Dan's tips to creating a mini orchard

You’d normally associate an orchard with a large area, but there’s plenty of options to plant for a smaller version in your backyard! Whether you’re a citrus lover or into feijoas, Ministry of Ground’s Dan Mackay shares his top picks and tips.


  • Meyer lemon - I love this variety because it fruits on and off year-round and being the most hardy lemon variety it is also suited to South Island climates.
  • Tahitian lime - this favourite is a vigorous, hardy tree that grows to 2-4 metres tall producing small, oval bright green fruit which become light yellow when ripe. I find that if you plant lemons and lime closely they will both attract pollinators and you will get a better crop.
  • Double grafted Black Doris and Santa Rosa plum - having a double graft means that there are two plum varieties grafted onto one root stock, offering you two different fruit to harvest on one plant. The two different blossoms flower at slightly different times, providing a longer fruiting period. Black Doris is an all purpose classic, with dark red sweet, juicy flesh, while Santa Rosa produces medium to large fruit with fantastic flavour - one of the highest flavoured in the plum world.
  • Feijoa - my feijoa favourite is Apollo, a productive variety that produces really tasty oval fruit. This variety is semi self-pollinating so can be planted by itself in a small garden. However, if you want more fruit it’s best to plant a second variety for cross pollination.
  • Passionfruit - your mini orchard wouldn’t be complete without a passionfruit vine over the summer months. It is essential to plant passionfruit in a full sun position and if possible sheltered from wind and frost. The best way to encourage great fruiting is to feed your passionfruit often with citrus foo.


  • If you have a small courtyard garden planting grafted fruit in pots and containers will mean you can keep the plants compact and still get plenty of fruit.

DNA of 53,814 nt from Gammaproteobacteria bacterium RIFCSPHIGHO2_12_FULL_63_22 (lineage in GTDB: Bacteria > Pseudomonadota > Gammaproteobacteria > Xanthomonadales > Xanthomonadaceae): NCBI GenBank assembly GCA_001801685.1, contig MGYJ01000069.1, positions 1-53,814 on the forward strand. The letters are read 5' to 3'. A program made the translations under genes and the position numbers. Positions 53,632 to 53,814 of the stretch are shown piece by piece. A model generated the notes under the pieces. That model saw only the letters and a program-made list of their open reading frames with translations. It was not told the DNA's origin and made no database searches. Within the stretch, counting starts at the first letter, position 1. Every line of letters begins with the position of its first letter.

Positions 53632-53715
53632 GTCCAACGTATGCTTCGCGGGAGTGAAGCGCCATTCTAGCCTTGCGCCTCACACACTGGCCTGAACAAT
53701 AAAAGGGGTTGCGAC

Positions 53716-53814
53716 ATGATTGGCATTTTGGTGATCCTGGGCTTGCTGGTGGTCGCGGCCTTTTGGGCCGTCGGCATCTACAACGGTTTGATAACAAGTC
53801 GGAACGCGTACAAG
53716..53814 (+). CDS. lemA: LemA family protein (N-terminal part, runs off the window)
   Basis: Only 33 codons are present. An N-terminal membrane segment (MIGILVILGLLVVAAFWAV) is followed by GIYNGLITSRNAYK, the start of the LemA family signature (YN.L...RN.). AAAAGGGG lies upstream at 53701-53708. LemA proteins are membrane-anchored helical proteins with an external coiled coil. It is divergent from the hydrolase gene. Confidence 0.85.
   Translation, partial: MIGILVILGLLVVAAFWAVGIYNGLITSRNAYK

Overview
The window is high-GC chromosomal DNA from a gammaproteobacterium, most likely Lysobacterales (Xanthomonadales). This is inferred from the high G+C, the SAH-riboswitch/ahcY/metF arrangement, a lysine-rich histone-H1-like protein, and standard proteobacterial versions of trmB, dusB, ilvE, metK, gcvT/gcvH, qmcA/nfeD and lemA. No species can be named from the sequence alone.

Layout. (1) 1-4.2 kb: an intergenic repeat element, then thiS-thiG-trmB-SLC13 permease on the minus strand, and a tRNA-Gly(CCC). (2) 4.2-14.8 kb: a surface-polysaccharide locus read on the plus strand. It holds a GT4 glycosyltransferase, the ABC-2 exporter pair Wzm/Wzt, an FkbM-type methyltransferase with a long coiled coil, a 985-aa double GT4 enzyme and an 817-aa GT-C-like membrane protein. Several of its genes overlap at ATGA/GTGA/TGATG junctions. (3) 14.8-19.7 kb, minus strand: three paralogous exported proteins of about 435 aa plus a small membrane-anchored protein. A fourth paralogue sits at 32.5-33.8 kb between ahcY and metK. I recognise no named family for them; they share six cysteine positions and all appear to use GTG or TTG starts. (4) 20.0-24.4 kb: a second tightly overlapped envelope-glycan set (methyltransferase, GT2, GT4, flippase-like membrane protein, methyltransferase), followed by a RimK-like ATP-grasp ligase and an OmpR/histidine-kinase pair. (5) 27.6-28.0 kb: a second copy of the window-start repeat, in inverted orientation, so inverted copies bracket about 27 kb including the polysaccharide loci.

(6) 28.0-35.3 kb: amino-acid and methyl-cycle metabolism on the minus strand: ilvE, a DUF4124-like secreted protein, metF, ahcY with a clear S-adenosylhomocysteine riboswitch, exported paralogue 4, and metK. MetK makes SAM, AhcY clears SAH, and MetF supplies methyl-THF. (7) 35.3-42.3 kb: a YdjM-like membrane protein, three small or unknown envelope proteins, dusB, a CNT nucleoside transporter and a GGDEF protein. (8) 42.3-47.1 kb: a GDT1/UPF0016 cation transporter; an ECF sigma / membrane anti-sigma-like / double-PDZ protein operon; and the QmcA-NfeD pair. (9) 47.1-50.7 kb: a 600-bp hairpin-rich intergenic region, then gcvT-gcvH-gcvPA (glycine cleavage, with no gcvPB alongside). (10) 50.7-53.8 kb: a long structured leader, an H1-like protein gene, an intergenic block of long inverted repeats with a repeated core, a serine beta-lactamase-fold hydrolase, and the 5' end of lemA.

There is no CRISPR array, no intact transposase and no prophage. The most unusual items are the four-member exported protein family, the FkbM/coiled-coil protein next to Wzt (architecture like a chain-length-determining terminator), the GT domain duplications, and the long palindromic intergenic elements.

• Espaliering is not only a good space saver and perfect for covering a fence, it also makes a contemporary landscape feature in your backyard.
  • Why not plant pollinators? Pollination is essential for your trees to produce fruit. One plant that’s a favourite of mine but often forgotten about is borage – it will bring all the bees to town with its bright purple blooms.
  • Companion planting - my three-hit combo for companion planting is mint, lemongrass and marigold. These guys will attract lady bugs and other predator bugs that will protect the fruit. Marigolds are available in a range of fun colours in spring, and you can never have too much mint in your life – think summer mojitos!
When should I plant
  • Jan
  • Feb
  • Mar
  • Apr
  • May
  • Jun
  • Jul
  • Aug
  • Sep
  • Oct
  • Nov
  • Dec
  • Harvest in 12-18 months

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Dan's tips to creating a mini orchard Comments

  • Hi I love blue flowers as the bees love blue colors. I have a lot of grafted citrus in pots. I also love rosemary and honey wort for attracting bees. The blue purple flowers look lovely with the grey foliage.

    Vivien Ritchie

  • Your new pages take some navigating! I look forward to coming to terms with them!

    Jocelyn Coburn

  • Hi are your parents bill and trish mackay by any chance who used to live in Masterton?

    anne smith

  • Love the new site💚🌱

    Debra Becker

    • Thanks for your feedback Debra :) 

      Tui Team